4. Conclusion

A method for determining the slope year for the U-Pb dating method and initial ^{206(7)}Pb concentrations in samples was described. It was also found that if no ^{206(7)}Pb isotopes are initially present in minerals, the Pb/U ratios plot on the Concordia line. On the other hand, if ^{206(7)}Pb isotopes are initially present in minerals, the Pb/U ratios plot on the Discordia line. Therefore, the Discordia line is not the result of Pb loss or U gain. Furthermore, methods for determining the slope year using experimental data were also proposed and applied to data on four samples previously described in the literature. These results demonstrate that our approach is useful for geological research.

Table 2. Values for ^{206}Pb/^{238}U, ^{207}Pb/^{235}U, the slope (k) and the slope year (t_{slope}) of zircons in different geological bodies. The Pb/U isotope ratios in the Qinghu granite (07QH-1), a Zimbabwe uranium deposit, Yingxian amphibolites (YX1) and Hebi amphibolites (HBxa) are taken from Li et al. (2009), Ahrens, (1955), Zheng et al. (2012) and Zheng et al. (2012), respectively.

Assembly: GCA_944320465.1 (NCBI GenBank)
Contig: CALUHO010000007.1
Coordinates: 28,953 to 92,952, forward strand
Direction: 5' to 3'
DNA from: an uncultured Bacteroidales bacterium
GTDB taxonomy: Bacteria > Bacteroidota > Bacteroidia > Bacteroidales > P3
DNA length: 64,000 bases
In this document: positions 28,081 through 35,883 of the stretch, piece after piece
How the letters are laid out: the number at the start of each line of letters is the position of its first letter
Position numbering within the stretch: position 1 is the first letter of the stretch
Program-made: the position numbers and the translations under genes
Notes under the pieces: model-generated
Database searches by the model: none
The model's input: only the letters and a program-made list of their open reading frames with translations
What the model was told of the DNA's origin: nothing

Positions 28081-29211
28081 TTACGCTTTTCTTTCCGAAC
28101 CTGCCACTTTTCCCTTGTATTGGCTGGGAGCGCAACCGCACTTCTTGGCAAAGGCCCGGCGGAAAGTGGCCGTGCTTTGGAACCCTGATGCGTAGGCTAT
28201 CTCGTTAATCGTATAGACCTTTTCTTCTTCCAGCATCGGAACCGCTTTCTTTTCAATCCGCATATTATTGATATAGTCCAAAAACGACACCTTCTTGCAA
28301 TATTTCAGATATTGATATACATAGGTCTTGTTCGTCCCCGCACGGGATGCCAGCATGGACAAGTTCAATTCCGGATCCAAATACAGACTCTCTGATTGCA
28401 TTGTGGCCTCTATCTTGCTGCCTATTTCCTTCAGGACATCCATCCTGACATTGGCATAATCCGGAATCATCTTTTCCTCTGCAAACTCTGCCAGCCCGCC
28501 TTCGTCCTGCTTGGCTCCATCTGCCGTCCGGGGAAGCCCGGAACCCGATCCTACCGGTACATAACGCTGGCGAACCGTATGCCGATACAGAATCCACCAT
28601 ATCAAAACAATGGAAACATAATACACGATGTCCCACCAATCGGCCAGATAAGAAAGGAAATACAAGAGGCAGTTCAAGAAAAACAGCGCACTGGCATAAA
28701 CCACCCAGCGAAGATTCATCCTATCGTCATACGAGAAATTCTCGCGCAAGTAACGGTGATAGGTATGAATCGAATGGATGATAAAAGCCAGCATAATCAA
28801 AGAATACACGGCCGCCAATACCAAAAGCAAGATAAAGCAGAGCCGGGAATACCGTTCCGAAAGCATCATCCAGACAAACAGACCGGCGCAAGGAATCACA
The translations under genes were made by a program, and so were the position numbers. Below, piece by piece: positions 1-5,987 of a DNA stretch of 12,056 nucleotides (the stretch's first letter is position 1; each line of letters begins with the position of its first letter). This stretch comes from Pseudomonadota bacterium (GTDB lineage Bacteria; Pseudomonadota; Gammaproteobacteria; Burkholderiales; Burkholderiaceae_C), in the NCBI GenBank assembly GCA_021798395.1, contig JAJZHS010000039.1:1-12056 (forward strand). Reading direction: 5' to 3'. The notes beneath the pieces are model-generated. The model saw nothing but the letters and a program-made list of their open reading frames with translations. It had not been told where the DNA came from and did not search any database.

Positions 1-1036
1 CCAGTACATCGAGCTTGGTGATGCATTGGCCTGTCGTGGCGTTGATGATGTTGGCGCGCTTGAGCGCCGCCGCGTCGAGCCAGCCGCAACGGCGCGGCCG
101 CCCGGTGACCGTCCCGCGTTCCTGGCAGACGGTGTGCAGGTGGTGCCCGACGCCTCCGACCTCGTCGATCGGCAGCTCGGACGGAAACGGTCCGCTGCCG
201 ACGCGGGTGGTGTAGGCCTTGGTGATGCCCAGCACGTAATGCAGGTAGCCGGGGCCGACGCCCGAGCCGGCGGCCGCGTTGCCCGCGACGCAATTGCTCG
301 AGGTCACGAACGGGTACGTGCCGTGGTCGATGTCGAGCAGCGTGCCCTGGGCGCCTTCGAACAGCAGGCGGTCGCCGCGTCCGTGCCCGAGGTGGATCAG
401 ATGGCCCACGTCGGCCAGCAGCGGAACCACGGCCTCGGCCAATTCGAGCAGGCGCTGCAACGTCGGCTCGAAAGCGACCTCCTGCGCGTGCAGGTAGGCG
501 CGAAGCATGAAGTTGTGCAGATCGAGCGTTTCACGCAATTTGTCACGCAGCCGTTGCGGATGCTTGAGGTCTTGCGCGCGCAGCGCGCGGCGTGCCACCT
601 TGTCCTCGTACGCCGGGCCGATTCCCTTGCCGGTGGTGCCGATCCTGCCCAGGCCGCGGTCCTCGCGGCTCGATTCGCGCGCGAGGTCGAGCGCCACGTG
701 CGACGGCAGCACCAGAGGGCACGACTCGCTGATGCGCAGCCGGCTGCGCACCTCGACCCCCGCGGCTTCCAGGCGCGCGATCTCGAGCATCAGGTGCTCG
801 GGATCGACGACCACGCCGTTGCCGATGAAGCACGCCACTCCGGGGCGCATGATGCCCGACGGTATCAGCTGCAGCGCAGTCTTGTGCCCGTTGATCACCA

Acknowledgements

This work was supported by the National Natural Science Foundation of China (Grant Nos. 41303047, 90914010 and 41020134003).

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Appendix A: Standard Error (1σ) for the Slope Using the Least Squares Method

The least squares method is described in textbooks on probability statistics [51] [52]. For a measured set of values (x_{1}, y_{1},) … (x_{n}_{,}y_{n}), there is a line:

(A.1)

that best fits the data. The quality of this line is determined by

. (A.2)

When is at its minimum value, the estimation (Equation (A.1)) is the “best” fitting of the measured data. This approach is referred to as the method of linear-least-squares.

To find the minimum value for, the following equation must be solved:

(A.3)

giving

, (A.4)

where and. Then Equation (A.1) becomes

. (A.5)

The variance of a new predicted then follows:

, (A.6)

where σ is the standard error of or

, (A.7)

if n is very small. Because k follows a Gaussian distribution, its variance is

(A.8)

The square root of this equation is the 1σ error of k.